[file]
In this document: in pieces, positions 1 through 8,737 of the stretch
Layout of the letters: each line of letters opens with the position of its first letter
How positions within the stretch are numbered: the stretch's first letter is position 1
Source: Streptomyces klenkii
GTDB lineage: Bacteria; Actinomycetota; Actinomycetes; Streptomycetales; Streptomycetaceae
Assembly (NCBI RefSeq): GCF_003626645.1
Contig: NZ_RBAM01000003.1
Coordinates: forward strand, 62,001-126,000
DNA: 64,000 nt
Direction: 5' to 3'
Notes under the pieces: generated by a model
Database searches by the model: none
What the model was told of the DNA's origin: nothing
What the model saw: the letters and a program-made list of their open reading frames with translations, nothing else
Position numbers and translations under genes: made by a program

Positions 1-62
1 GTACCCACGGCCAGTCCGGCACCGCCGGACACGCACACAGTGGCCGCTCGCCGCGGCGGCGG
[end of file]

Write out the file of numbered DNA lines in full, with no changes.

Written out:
In this document: in pieces, positions 1 through 8,737 of the stretch
Layout of the letters: each line of letters opens with the position of its first letter
How positions within the stretch are numbered: the stretch's first letter is position 1
Source: Streptomyces klenkii
GTDB lineage: Bacteria; Actinomycetota; Actinomycetes; Streptomycetales; Streptomycetaceae
Assembly (NCBI RefSeq): GCF_003626645.1
Contig: NZ_RBAM01000003.1
Coordinates: forward strand, 62,001-126,000
DNA: 64,000 nt
Direction: 5' to 3'
Notes under the pieces: generated by a model
Database searches by the model: none
What the model was told of the DNA's origin: nothing
What the model saw: the letters and a program-made list of their open reading frames with translations, nothing else
Position numbers and translations under genes: made by a program

Positions 1-62
1 GTACCCACGGCCAGTCCGGCACCGCCGGACACGCACACAGTGGCCGCTCGCCGCGGCGGCGG